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Romney Jump-Starts Campaign in Michigan

By Justin Miller

DEARBORN, MI -- Mitt Romney used Michigan to jump-start the engine of his presidential campaign yesterday when he announced his candidacy at the historic Henry Ford museum, flanked by the Nash Rambler his dad George Romney helped produce as an auto executive, a new Ford hybrid and gleaming silver-and-blue DC 3 airplane.

Romney is looking for a big boost in the state after he received only eight percent support among likely GOP primary voters in a poll last month, fourth-place behind Rudy Giuliani, John McCain and Newt Gingrich. The result was a bit surprising for Romney, who it was thought would poll higher as the namesake to a popular Michigan governor. But George Romney served during the 1960s - so long ago only retirees in the state really remember him well. Romney's speech aimed to bolster his stature here by simply kicking off in the state and he received some help from the local press, which has framed him as Michigan's presidential candidate, not Massachusetts's.

I spoke to a political consultant at the event who is heavily involved in state politics. He said he wasn't worried about Romney's chances and thought his stock would rise once more people got to know him. Certainly more do now: local stations carried the speech live and the major dailies are framing Romney as a candidate returning to his "native home" and as "the closest White House candidate Michigan has had since Gerald Ford." There has been little mention of his 30-year residency in Massachusetts and no "carpetbagger" barbs so far.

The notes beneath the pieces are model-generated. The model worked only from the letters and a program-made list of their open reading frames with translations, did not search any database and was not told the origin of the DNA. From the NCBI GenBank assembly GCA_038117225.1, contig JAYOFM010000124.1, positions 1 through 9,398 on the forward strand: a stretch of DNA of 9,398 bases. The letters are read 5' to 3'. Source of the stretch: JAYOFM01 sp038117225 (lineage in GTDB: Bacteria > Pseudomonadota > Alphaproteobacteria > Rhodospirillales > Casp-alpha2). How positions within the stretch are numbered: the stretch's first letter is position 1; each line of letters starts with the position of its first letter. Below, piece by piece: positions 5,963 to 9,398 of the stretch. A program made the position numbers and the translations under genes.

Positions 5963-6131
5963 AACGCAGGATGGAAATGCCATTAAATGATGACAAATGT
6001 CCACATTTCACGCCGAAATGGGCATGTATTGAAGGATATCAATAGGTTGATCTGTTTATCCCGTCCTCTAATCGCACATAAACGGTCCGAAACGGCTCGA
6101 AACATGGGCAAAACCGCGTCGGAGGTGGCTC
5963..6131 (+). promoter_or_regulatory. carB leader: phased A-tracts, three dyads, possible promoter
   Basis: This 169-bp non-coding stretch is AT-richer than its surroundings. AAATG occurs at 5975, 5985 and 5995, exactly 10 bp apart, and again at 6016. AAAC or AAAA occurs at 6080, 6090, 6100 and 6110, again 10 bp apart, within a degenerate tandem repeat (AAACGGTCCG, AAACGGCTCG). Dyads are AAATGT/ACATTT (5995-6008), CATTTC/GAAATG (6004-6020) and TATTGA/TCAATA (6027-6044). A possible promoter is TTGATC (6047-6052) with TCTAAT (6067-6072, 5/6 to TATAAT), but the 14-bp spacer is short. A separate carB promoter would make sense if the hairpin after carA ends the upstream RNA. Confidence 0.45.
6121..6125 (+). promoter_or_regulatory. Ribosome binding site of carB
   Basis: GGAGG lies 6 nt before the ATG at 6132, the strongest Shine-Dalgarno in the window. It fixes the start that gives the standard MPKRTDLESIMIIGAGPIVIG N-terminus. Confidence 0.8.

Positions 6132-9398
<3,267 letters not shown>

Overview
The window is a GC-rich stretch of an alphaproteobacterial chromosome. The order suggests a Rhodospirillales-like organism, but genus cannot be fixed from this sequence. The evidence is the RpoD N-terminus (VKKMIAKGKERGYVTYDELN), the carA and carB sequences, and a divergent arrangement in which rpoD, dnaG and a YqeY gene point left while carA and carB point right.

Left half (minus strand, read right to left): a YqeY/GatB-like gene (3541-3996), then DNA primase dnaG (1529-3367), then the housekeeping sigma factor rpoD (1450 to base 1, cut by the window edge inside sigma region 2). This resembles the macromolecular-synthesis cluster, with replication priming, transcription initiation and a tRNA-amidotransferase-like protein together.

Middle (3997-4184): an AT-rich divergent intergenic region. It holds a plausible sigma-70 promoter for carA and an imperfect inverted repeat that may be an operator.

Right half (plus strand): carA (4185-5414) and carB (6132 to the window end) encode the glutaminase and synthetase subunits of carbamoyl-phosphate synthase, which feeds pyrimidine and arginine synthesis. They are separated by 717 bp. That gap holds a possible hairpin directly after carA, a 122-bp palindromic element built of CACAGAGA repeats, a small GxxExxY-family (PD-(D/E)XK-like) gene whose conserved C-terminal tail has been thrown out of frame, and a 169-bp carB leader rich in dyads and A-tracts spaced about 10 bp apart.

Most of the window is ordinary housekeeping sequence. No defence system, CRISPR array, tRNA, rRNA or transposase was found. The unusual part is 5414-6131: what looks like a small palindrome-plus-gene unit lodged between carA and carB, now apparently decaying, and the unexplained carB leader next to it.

Today's kickoff is the biggest swoop of his barnstorming in Michigan. Last week he addressed the Detroit Economic Club, followed by a speech to the state GOP convention, and immediately after his speech he was whisked away to Iowa and South Carolina with much of the press corps in tow.

Appearances aside, Romney's speech was notable for its emphasis on economic policy and government reform. About as long was the portion focused on the fight against "jihadists" and the goal of "seeking stability in Iraq, with additional troops endeavoring to secure the civilian population." Romney didn't speak about a democratic Iraq, only a stable one.

Challenges to the family consumed the smallest portion of the speech, though it received some of the loudest applause: family values and morals are "under constant attack," but the family can be strengthened with traditional marriage, lower taxes, successful schools and healthcare that is affordable and portable."

This was Mitt Romney as Mr. Fix-It, not Mr. Conservative as his campaign has tried to make him out to be in recent months, and others doubting the sincerity of his conversion from Massachusetts moderate to American conservative.

Michigan won't be a pushover for Romney. Though he's built one of the strongest organizations of his campaign here, so too has McCain who won the state's GOP primary in 2000. Competition between the two has been fierce, with an endorsement for one candidate followed by the other within a day. The McCain-Romney proxy war tore the state GOP apart with RNC committeeman for Michigan, Chuck Yob, a strong McCain supporter, lining up last fall against Michigan GOP chair Saul Azunis who is seen as a strong supporter of Romney. Azunis was re-elected and the spat seems to have passed. Though someone should have told that to the protestors calling Romney a "flip-flopper" at the state convention last weekend. Who did the Romney campaign blame? McCain.

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